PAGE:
A Warped Wish Granted or: That Time I Was In A Coma Pt. II

Be careful how you wish, for wishes can come true
Be sure that every wish you make is one that’s right for you
So many people find their happiness in dreaming
But dreams can fool you, and they very often do
Be careful how you wish, remember when you start
To only wish for things you really want with all your heart
And don’t go chasing every rainbow in the blue
What more is there to wish than to know that the one that you love loves you
— Be Careful How You Wish, The Incredible Mr. Limpet


Voices over loudspeakers. Cold. Everything reeking of sterility and isopropyl alcohol. My blurry vision was blinded by intense incandesence.

I felt weak; I could barely move….








And then, what can only be described as the agony of a heavyset Sicilian lady stomping grapes on your abdomen while a Xenomorph is trying to dodge her gruff dance of joy to burst from your body kicked in.*


Unfortunately, the morphine had not.



*Actual post-op picture; no, really, I’m serious. 


I kept moaning something along the lines of “man, this fucking hurts” over and over, a mantra of relief and regret, a plea to the gods of synthetic drugs to make the pain go away.

“Of course it hurts, you just got out of surgery”, said my father, gently smiling, serene, stroking my hair as I stiffened with pain as the general anesthesia kept sticking its tongue out mockingly, bidding farewell to another sucessful act of corporal mutilation.

Dad immediately paid $200 to the staff for them to integrate the morphine drip into my IV to alleviate my suffering.*

*Surgery is a complete package deal; post surgery amenities always cost extra, just like a cheap motel


Post surgery recovery went surprisingly well; though I had more tubes sticking out of my body than Geppetto’s dungeon dolls (don’t ask how I know this), everything seemed on the up and up. According to my surgeon, the procedure required a total of three days to complete – one day for surgery, the next for observation, and the third for early morning discharge.


Everything was going great.


And then I stopped peeing.


My body temperature went supernova; I went delirious.


You see, doctors had warned me that there was a 1% chance (if I remember correctly) that my body would perceive my sutures as a foreign object, invade the intruder with impunity, therefore unraveling the work done on my digestive system.

As luck would have it, I would not be part of the Wall Street 1%; I was now a member of the Profusely Hemorraghing Organs Club, leaking bodily fluids all over my insides, becoming a caustic human water balloon.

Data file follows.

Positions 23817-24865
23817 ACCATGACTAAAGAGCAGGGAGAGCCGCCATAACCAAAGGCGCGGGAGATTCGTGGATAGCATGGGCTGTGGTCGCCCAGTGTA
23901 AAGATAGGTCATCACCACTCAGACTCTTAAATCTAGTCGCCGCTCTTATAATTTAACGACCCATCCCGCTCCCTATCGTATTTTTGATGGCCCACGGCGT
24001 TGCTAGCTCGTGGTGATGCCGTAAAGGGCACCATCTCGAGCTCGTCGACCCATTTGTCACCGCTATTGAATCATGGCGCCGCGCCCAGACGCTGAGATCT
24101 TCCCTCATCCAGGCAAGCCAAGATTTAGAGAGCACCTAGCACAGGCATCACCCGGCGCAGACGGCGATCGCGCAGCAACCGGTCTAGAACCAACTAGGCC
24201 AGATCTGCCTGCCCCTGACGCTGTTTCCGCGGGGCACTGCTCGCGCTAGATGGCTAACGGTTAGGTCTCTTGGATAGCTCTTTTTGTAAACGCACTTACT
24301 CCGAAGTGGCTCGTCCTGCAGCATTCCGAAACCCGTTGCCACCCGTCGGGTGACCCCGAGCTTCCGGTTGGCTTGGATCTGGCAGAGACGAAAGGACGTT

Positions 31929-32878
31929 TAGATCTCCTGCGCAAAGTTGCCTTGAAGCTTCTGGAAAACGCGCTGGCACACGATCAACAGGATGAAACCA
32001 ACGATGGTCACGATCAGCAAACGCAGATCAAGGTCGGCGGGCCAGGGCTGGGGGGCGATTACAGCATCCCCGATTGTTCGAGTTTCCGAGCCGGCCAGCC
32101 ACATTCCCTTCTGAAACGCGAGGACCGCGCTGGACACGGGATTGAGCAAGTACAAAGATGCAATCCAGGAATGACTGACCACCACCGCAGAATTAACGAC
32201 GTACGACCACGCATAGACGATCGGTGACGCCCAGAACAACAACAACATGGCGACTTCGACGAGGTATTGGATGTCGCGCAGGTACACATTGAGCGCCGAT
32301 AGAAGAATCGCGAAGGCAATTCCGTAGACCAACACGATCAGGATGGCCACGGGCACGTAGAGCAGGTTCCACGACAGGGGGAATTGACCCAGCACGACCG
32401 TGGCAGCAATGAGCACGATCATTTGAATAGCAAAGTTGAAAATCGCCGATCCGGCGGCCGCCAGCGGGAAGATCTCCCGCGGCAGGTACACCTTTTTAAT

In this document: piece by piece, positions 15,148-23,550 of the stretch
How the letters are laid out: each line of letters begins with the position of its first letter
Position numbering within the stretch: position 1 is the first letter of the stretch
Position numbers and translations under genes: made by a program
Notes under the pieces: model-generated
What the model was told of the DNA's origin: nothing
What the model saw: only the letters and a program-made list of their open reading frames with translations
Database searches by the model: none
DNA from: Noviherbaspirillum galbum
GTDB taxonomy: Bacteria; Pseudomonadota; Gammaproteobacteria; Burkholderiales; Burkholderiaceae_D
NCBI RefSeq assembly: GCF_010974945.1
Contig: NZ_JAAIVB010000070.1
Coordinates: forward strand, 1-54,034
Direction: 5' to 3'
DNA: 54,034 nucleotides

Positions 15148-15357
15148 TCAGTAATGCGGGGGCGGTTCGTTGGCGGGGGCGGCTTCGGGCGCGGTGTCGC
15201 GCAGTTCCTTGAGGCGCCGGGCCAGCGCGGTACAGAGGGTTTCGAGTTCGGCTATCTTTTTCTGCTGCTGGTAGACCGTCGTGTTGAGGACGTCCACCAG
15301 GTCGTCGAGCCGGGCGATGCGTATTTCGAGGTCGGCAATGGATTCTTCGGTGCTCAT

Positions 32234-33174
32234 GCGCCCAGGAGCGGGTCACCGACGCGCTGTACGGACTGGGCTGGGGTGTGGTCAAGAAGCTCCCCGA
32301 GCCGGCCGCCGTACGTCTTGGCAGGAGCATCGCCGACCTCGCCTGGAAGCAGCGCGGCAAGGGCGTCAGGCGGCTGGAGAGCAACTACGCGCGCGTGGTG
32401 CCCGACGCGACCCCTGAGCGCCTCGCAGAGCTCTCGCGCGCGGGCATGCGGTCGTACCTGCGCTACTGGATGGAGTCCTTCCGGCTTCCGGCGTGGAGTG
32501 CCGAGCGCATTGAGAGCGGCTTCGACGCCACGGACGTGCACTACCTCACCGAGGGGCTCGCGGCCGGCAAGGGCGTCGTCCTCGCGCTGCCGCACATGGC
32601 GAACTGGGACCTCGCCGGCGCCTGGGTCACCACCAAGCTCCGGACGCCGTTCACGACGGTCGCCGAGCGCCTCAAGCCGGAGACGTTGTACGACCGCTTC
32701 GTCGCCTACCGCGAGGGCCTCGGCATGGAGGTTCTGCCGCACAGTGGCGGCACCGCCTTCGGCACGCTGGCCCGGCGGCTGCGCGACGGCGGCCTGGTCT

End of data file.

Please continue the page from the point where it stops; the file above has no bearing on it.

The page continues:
After an emergency X-ray, I was immediately wheeled in to the operating room in a frantic bid to avoid my body going into sepsis.


Be careful what you wish for, you might just get it.


I was put under, and doctors immediately got to work on repairing the damage to my fresh wounds, hurriedly stopping the spread of bile, chemicals, pus, and other delicious cocktail of fluids swirling around wreaking havoc on my immune system.


And then, a funny thing happened.


I woke up.


In the middle of surgery.


I’ve always said the Universe is not without a sense of humor; it’s just very dark, bleak, ironic, and precise.


And so, I felt an itching at my nose that I needed to scratch very badly. That’s the moment I mindlessly decided in my feverish, anesthesia-induced delirium to start pulling out the nasogastric tube (NG tube from now on, for the sake of brevity and laziness) and rip it straight out of my nose, in the process tearing through my esophagus and causing further damage to what was already a delicate, fragile body undergoing extreme duress.


*A handy creative commons picture of an NG tube; definitely not for the squeamish.


Did I mention I used to smoke menthols like a chimney?


Here comes the plot twist.


Everything was dark, yet audibly clear; I could vividly hear the voices of doctors and medical profesionals losing their shit, barking orders, desperately praying to the gods of malpractice to spare them from the wrath of a lawsuit.  I felt the equivalent tonnage of the Titanic pressing against my chest; I couldn’t breath, yet I was strangely calm, dreaming.*

*Later I would learn that’s how it feels to go into respiratory arrest.


You see, my lungs were weak from years of smoking, and the stress of pulling out my NG tube, doctors restraining me, and two straight days of anesthesia was the perfect condition for my body to stop fighting.



And so, ladies and gentlemen, I died.



Be careful what you wish for, you just might get it….



PS. No worries, the coma is just right around the corner.





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